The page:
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Herodotus

Greek Historian Herodotus

Herodotus, considered the ‘Father of History’, was born at Helicarnassus, Darian settlement in Asia minor, about 480 BCE. The period witnessed the ascendancy of Athens in Greece. Young Herodotus studies the poetry of the Greeks, especially the epics of Homer and learned the art of prose writing from works of Hecataeus. His curiosity to learn more about the world led him to long travel to Thrace, Scythia, Egypt and Babylon. He studied the political condition in several areas. Subsequently he settle at Thurii, an Athenian colony in Italy, where he died about 430 BCE.

Nature and content of his writings

Among the great writers of the Periclean age, Herodotus was one of the foremost. Despite the difficulties involved in gathering evidence, he ventured into a hold experiment in accomplishing this task and described historical events in his work history.  The central theme of history is the war between the Greek and the Persians. The work gives geographical accounts, chronicle of historical dates. Event by event with the Asiatic conquerors as the central figures finds description. Croesus, The king of Lydia was the first Asiatic rulers who attacked the Greek. Cyrus, another Asiatic ruler and king of Persia, subdued the Lydian.  Herodotus gives account of the reigns of Croesus to Xerxes of the developments in Greece and of the conflict with Persians. The condition in the Greek states, Lydia, Egypt, Babylon and Scythia has received adequate attention.

The history is divided into nine books. The first books tell the early conflicts between the East and the West and refer to the development in Greece. The sixth book describes the Ionian revolt and the campaign of Marathon. The last three books narrate the difficult battle between the Persians and Greeks. A glance at the details would give the impression that the work is not systematic. However, a closer reading makes it evident that it is not only systematic but also is organized according to a plan.  The entire work fall into three sections each consisting of three parts. The first section deals with reign of Cyrus and Cambyses and the accession of Darius, the second with rule of Xeroxes and third with the same great struggle between the Greeks and the Persians. The focus moves accordingly from west Asia to east Europe and to the Greek Land. Chronologically too, the same order is followed: it begins with the rise of Persia as an imperial power, moves war between the two powers and ends with victory of the Greeks. Herodotus was not directly concerned with Philosophy of history, yet he was guided by an idea that some kind of plan involved by supernatural forces was governing the course of events. His History is marked by something like a drama: of greatness, pride and fall. The language of the work, noted for unrivalled literary charm, is coherent and fascinating.

Contributions

The contributions made by Herodotus to historical writing are so significant that he is called the Father of History.  Dionysius, Arrain and Lucien admired the greatness of Herodotus. But for his immoral work, much of the ancient history of the Greeks and the Persians would have been lost in oblivion. Until the inscriptions were deciphered, his history was the only principle sources of information for some of the great empires of the past in the Mediterranean world.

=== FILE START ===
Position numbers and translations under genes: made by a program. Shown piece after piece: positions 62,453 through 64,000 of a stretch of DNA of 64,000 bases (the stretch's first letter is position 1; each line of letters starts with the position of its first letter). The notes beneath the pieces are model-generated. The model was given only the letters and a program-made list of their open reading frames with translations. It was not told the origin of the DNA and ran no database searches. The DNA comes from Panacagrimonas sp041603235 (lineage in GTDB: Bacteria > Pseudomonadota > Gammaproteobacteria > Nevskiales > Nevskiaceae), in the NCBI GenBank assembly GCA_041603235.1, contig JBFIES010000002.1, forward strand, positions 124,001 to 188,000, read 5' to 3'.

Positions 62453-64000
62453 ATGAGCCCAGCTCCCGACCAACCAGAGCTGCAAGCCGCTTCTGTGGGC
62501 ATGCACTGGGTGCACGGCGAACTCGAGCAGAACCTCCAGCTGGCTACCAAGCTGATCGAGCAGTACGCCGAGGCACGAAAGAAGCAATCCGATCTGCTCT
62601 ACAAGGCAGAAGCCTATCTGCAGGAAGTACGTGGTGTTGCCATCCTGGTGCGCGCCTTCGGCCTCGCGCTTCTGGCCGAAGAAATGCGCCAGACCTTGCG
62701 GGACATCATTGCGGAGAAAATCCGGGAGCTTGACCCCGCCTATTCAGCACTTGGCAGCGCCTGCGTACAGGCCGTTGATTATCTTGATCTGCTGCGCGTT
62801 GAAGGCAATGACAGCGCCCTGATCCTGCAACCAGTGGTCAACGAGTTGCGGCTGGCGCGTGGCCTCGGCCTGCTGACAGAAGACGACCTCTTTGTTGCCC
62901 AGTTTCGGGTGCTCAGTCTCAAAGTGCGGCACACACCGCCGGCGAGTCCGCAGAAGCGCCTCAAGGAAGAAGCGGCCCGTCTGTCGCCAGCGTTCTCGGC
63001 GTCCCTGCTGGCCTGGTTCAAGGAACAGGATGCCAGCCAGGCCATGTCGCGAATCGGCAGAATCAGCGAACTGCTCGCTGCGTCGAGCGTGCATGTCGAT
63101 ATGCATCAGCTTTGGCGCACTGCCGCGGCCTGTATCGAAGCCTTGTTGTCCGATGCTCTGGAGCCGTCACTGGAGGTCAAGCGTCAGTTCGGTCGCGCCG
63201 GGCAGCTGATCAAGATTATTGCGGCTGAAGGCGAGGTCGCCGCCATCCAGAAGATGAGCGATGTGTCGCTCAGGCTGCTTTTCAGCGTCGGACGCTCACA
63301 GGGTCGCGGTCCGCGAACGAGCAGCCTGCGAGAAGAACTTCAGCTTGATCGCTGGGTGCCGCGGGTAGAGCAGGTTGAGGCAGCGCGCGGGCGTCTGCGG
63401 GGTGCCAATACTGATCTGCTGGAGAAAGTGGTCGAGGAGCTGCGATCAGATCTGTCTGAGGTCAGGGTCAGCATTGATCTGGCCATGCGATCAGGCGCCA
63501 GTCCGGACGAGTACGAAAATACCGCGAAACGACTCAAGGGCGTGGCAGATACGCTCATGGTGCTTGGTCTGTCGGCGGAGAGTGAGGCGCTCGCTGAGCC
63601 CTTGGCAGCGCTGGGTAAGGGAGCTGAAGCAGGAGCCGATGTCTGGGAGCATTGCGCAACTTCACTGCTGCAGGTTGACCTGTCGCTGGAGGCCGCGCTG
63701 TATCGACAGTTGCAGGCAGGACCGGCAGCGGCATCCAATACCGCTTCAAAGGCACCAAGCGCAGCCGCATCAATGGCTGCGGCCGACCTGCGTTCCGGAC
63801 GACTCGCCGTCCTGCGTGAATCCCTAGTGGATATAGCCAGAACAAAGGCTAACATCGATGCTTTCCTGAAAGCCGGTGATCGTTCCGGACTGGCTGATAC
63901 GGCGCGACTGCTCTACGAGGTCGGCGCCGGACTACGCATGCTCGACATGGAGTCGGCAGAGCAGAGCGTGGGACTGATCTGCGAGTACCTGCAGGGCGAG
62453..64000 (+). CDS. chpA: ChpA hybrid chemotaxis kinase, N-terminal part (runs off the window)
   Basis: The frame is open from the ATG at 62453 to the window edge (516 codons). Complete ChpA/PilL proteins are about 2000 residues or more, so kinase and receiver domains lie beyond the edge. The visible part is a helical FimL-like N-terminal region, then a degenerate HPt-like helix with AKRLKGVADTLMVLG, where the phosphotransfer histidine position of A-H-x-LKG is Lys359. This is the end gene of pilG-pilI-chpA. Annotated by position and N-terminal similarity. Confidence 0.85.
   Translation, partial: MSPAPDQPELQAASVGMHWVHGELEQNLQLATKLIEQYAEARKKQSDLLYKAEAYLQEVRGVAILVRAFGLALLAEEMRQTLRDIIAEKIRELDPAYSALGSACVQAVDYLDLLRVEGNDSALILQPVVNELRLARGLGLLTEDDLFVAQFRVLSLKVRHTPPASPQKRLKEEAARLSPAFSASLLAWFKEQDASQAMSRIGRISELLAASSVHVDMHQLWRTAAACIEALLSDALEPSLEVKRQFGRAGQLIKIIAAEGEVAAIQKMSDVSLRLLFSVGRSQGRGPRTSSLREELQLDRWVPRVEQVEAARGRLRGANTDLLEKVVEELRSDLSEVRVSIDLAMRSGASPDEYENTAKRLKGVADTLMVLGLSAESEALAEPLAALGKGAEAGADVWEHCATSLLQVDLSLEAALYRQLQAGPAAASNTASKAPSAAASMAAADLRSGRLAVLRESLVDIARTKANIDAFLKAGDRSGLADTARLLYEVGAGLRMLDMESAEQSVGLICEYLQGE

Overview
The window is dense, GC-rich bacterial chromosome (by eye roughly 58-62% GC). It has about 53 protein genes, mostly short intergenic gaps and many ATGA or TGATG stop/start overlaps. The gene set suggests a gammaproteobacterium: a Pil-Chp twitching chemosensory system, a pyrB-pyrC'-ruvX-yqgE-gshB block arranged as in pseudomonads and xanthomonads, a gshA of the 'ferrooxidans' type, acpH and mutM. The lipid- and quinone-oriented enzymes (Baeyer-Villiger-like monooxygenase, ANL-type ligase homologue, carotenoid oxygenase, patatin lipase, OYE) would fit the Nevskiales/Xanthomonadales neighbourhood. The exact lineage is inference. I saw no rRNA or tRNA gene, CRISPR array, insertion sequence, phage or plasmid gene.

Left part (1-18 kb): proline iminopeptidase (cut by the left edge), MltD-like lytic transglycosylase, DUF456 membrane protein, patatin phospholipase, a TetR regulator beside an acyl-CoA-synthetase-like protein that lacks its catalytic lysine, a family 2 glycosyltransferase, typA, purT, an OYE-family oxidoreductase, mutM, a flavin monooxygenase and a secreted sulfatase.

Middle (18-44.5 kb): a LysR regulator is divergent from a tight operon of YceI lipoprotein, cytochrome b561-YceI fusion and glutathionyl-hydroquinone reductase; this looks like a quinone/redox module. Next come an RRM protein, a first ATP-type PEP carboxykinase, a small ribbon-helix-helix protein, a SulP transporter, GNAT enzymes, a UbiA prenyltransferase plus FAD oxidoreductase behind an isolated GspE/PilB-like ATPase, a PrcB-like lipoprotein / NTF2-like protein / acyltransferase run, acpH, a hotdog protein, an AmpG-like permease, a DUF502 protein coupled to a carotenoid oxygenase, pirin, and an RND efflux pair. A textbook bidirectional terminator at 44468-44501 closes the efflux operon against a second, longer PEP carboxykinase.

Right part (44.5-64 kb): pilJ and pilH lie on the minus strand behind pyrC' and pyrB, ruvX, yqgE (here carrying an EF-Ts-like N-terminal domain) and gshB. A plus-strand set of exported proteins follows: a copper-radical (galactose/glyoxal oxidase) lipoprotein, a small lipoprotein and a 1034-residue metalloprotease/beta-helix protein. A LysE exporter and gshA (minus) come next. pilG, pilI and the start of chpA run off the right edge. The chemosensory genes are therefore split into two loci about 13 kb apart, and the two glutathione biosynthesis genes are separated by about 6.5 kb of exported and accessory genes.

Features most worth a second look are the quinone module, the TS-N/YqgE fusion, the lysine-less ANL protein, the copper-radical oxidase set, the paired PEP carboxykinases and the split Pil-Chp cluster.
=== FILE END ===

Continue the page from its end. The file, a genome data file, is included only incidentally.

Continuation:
Besides, he also combined on his work the three fundamental elements of history: geographical description, chronicle of events and historical information. His work represents the transition of history from the nature of legend to that of a science.  Of course, customs, faith and instincts influenced historical writing during the pre-classical era; collection of data, analysis and criticism occupied their role in the subsequent period.

Herodotus explained that the function of history was not only to discover what man did but also to discover why they did so. Further, he rendered history humanistic. For so long it was mythical and theocratic, as it described how supernatural beings interfered in the work of human beings. Herodotus dealt with the deeds of human beings and considered that purpose of history was not to tell about the supernatural beings. Consequently, he was rightly called the father of history.

 Criticism

However, the work of Herodotus is not free from defects. While Cicero calls him both as father and as a liar, Aristotle considers him as a storyteller. An objective historian would have held a balance view between the Greek and the Persians. Herodotus did not ignore the greatness of Persian while dealing with history of that country, yet he was prejudiced in favor of Athens. He never missed an opportunity in glorifying what Athenians did for Greece.

Secondly, he depended upon his own observations, eyewitness accounts and oral traditions rather than on official records and written accounts. In consequence, he gives a confused chronology and accounts of doubtful validity.

Thirdly, his narrative is marked by serious interruptions.  Frequently, it carried to unconnected details, away from central themes. Historical figures are left in the middle, and the geographical features are taken up for description. As Thucydides felt, Herodotus attempted too much and left out important events for giving preference to minor details.

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